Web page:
All three sites are similar but distinct. For El Raudal you can take a canoe along the stunning rapids of the Guayabero river. All are well worth visiting.
The beauty of San José del Guaviare is its remarkable diversity. You can visit the jungle, plains or rivers all close by. The best way to experience the jungle is to go to Playa Güio. A little ecotourism communal, constructed on the banks of a small creek about twenty minutes outside town, you will be amazed by the raucous wailing of howler monkeys along with brown woolly and squirrel monkeys. Toucans, parrots and a myriad of other colourful tropical birds flutter through the trees. You can walk the jungle trails or take a dugout canoe along the river. Enjoy meals of freshly caught fish with coconut rice.
Experience the magic of the Amazon rainforest with our 4-day Amazon Wonder, click here for more information!
Guaviare means biodiversity!
This region is so biodiverse it is quite unbelievable. Even those not obsessed with nature lovers will find something to be amazed by here. Pink dolphins, caiman and turtles on the Guayabero River, at least four species of monkeys are seen regularly in the jungles around the town, and toucans, parrots and hummingbirds are all over the place.
Guaviare is truly a paradise. Simply by travelling to these places, you can observe some of the most diverse and beautiful wildlife Colombia has to offer. Expertise is not required.
The real prize of the area is the Damas del Nare Lake. Here it is possible to swim with very friendly wild pink river dolphins!
So, make sure to carry binoculars along with the swimming gear.…
Explore the historical wonders of Colombia on our 14-day itinerary, featuring must-visit destinations such as Guaviare, San Agustin, and the Desert of Tatacoa. Click here to have a view of the itinerary
Finding a place to stay in San José del Guaviare is never a problem. There are options that will suit all budgets and preferences, from hostels like the Guaviare Soul to 5-star hotels like the El Aeropuerto Hotel. So, there is no excuse to not see magical places like this one!
Hotel Quinto Nivel is a newish hotel in San José del Guaviare that has quickly become one of the best options. Close to the centre yet in a very quiet location, with attentive staff, good breakfast, comfortable beds, hot water and everything you might need.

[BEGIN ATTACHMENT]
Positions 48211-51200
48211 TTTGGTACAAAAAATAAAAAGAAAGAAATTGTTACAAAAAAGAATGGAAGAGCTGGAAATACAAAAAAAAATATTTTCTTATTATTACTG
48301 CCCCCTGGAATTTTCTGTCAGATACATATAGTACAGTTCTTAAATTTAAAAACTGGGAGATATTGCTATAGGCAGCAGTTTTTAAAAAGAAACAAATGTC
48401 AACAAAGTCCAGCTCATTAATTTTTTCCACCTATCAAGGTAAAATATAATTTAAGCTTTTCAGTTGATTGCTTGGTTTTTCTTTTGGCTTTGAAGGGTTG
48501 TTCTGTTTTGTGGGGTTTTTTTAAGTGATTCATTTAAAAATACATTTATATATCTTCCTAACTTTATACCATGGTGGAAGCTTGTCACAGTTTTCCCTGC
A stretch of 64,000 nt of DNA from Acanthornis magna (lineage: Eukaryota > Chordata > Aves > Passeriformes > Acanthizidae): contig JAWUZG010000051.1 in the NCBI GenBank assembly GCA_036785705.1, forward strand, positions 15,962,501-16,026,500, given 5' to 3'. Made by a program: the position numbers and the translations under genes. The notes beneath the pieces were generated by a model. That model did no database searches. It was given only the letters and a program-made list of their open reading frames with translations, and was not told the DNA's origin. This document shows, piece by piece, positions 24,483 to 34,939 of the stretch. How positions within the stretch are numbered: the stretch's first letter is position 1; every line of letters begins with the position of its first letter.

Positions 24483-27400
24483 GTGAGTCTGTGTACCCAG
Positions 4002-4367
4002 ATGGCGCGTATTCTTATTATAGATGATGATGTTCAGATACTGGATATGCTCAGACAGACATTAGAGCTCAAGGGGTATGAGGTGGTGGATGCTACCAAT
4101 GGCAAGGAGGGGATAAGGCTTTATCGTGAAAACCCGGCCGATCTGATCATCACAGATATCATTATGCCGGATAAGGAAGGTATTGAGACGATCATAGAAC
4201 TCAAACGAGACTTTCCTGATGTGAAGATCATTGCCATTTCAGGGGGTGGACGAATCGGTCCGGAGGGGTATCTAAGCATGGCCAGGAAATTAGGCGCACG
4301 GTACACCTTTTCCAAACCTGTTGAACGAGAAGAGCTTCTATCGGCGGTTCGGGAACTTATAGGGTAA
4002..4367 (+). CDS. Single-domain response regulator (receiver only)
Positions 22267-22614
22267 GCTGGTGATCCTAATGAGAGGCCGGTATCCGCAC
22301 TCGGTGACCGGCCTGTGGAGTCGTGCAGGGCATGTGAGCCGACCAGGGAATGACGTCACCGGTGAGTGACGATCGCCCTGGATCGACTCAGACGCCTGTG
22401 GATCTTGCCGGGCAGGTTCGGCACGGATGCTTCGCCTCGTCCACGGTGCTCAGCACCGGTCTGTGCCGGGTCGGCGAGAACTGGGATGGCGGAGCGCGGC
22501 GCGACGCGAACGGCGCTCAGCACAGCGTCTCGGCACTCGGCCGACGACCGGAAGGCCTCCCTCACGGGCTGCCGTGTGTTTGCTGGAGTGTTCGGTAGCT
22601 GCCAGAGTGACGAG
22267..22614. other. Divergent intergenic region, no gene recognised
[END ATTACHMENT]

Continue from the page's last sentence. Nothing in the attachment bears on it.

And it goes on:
Twenty minutes by taxi from the centre of town you find yourself in a haven of peace in the middle of an unspoiled environment of river bank and jungle. Here are family-run eco-cabins at a very affordable price.
Hotel Campestre Palma Real
This 3-Star establishment is an unassuming hotel off Highway 75, 2 km from the Catedral de San José del Guaviare. Suitable for families with a large pool and restaurant.
There are traditional dishes that you definitely have to try while in Guaviare, as the food from this department is the most interesting in all of Colombia. Compared with produce only found in the area and that has the seal of the Wayuu culture.
Beef roasted on a grill may seem like any other meat, but the way it is seasoned with beer, salt, and traditional herbs gives a tender and soft texture with a unique flavour. Typically, veal is served with potatoes, cassava (yuca) and plantain. Other meats such as pork, beef and even chicken are also served in place of beef.
If you are a fan of tamales and empanadas, you will love the tungos llaneros. This is one you cannot miss, consisting of cooked rice, local cheese, panela and sour milk, all wrapped in a bijao banana leaf.
A smoked fish dish, where the whole fish is wrapped tightly in plantain leaves and cooked underground over coals, often over a period of several days. A variety of different types of river fish can be used to prepare Pescado Moquiao, and it is commonly served during important indigenous celebrations. It can be difficult to find at times however if you do come across it on your travels make sure to sample it.
Pisillo is a very popular plate that is made mainly with dried beef diced into thin strips. Cooked until it softens with scallions, garlic and paprika and served with cassava (yuca).
Also at times is made with fish and wild animal meat.
A drink that is prepared with slices of pineapple, panela (brown sugar), water, and ice. It is a natural companion to complement any traditional Colombian dish.